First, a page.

Robert Mueller was famously unable to establish a criminal conspiracy between the Trump campaign and Russia. Possibly this was because no such conspiracy took place, but it is also very possible that Mueller was thwarted by the refusal of the two campaign aides most closely involved with Russia’s election operation, Paul Manafort and Roger Stone, to cooperate with his probe. Mueller found that Manafort passed 75 pages of polling data to a suspected Russian intelligence agent during the campaign, but couldn’t figure out what the data was used for.
Newly-released text messages between Manafort and Fox News host Sean Hannity in 2017 and 2018 give more insight into Manafort’s relationship with Trump, and why he may have withheld cooperation. In the texts, Manafort repeatedly lavishes superlative praise on Hannity, who in addition to hosting slavish pro-Trump propaganda, also gives the president private advice frequently. “You are so important to saving our country,” Manafort says, at one point complaining that in a fair world, Hannity would get a Pulitzer prize.
Manafort repeatedly assures Hannity (and, therefore, Trump) that he won’t flip on the president. “I won’t give in,” he insists. At one point, Hannity asks why Manafort does not “get a sweetheart deal like [Rick] Gates?,” his former partner who cooperated with Mueller in exchange for a dramatically reduced prison sentence. Manafort replies, “They would want me to give up dt [President Trump] or family, especially jk [Jared Kushner]. I would never do that.” Hannity tells Manafort to “stay strong.”
In apparent response for these expressions of loyalty, Hannity repeatedly offers to assist Manafort (“anything I can do to help.”) Manafort states at one point he hopes he hopes to help Trump’s reelection campaign (“i plan on helping on the re elect!”)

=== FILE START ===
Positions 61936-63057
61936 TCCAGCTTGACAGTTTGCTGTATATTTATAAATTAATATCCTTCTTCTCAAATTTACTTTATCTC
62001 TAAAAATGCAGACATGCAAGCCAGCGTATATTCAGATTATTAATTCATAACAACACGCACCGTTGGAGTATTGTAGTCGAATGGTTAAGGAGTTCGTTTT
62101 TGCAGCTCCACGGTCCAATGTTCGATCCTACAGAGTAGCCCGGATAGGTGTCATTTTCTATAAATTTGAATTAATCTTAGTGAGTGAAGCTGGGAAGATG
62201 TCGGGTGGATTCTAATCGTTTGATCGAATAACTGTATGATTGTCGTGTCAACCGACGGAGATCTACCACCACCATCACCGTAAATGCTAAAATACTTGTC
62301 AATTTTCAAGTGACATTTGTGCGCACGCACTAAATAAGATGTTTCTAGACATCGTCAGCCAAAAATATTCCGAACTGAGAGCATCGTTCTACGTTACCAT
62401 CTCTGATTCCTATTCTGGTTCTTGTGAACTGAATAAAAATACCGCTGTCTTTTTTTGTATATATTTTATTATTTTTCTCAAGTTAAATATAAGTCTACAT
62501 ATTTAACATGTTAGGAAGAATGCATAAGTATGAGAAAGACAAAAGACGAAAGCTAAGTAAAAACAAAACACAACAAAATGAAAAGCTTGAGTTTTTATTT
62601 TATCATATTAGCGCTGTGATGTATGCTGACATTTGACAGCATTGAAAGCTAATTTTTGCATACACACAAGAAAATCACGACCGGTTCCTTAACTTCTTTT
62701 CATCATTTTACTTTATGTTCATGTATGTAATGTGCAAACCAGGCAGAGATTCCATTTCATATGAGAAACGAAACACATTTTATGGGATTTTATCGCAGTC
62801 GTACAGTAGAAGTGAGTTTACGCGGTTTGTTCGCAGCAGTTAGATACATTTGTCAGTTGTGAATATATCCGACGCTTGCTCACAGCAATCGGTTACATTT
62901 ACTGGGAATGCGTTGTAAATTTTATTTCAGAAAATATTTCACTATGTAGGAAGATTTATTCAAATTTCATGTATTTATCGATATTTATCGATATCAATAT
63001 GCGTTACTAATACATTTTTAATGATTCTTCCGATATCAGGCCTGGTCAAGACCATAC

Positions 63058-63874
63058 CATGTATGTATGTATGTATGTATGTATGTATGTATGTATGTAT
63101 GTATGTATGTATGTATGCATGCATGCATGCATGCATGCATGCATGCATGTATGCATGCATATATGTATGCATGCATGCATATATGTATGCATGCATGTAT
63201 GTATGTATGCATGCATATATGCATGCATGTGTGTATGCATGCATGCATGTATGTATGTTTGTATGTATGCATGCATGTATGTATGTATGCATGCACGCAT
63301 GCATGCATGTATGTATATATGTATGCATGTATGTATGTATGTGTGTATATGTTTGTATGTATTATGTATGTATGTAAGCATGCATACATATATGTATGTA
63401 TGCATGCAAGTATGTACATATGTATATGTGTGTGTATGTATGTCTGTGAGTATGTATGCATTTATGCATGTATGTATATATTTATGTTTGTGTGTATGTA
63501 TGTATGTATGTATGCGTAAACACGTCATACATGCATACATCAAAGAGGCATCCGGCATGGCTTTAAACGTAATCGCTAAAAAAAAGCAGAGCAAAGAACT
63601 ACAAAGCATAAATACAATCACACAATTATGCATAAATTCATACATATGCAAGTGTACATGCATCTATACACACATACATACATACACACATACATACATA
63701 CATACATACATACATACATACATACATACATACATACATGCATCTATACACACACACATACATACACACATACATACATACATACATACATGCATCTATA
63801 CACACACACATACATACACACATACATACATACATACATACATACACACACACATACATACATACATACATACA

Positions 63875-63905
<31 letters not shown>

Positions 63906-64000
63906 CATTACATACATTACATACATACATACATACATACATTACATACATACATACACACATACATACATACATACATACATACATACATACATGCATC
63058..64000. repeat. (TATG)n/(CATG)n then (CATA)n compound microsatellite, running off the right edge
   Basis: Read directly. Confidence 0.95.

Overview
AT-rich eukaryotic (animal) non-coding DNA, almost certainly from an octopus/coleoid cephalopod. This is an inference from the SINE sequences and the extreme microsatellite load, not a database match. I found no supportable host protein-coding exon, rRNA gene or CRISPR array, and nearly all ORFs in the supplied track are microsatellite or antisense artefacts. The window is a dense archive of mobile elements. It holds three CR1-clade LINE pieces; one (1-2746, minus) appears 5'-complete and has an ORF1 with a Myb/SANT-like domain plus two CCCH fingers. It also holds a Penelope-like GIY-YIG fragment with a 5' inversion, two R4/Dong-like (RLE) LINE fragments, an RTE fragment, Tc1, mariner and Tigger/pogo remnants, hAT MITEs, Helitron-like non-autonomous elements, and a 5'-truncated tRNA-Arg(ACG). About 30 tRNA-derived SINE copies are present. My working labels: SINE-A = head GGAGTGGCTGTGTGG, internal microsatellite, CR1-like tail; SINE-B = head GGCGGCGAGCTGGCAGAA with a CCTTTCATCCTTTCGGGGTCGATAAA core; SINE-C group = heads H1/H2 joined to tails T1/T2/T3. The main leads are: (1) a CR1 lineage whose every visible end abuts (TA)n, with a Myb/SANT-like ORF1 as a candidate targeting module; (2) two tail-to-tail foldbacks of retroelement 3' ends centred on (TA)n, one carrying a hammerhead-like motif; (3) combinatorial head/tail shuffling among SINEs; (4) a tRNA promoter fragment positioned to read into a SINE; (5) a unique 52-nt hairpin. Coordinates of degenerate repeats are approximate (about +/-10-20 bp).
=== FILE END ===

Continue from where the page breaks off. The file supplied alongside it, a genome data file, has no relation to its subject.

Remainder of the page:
When Manafort first faced charges, the conservative movement line maintained that he was a low-rent crook who had glommed on to poor, unsuspecting Donald Trump for a short period of time, for his own ends. Manafort’s hiring was “ a searing indictment of Trump’s judgment in bringing Manafort into his campaign in the first place,” said Marc Thiessen. “When all this is over, President Trump will be seen as one of the greatest political naïfs to come down the Beltway pike in a long time” for hiring Manafort, suggested Wall Street Journal columnist Daniel Henninger.
But the discovery that Manafort had committed crimes did not sever his relationship with Trumpworld. Manafort clearly maintained an investment in Trump that lasted well beyond his formal tenure as campaign manager. And Trump, through Hannity, appeared to likewise indicate a reciprocal loyalty. If Manafort had no information that would incriminate Trump or his family, it’s a little odd that Hannity would maintain such passionate interest in his continuing legal defense, or his refusal to cooperate. It’s almost as if there was more to the relationship.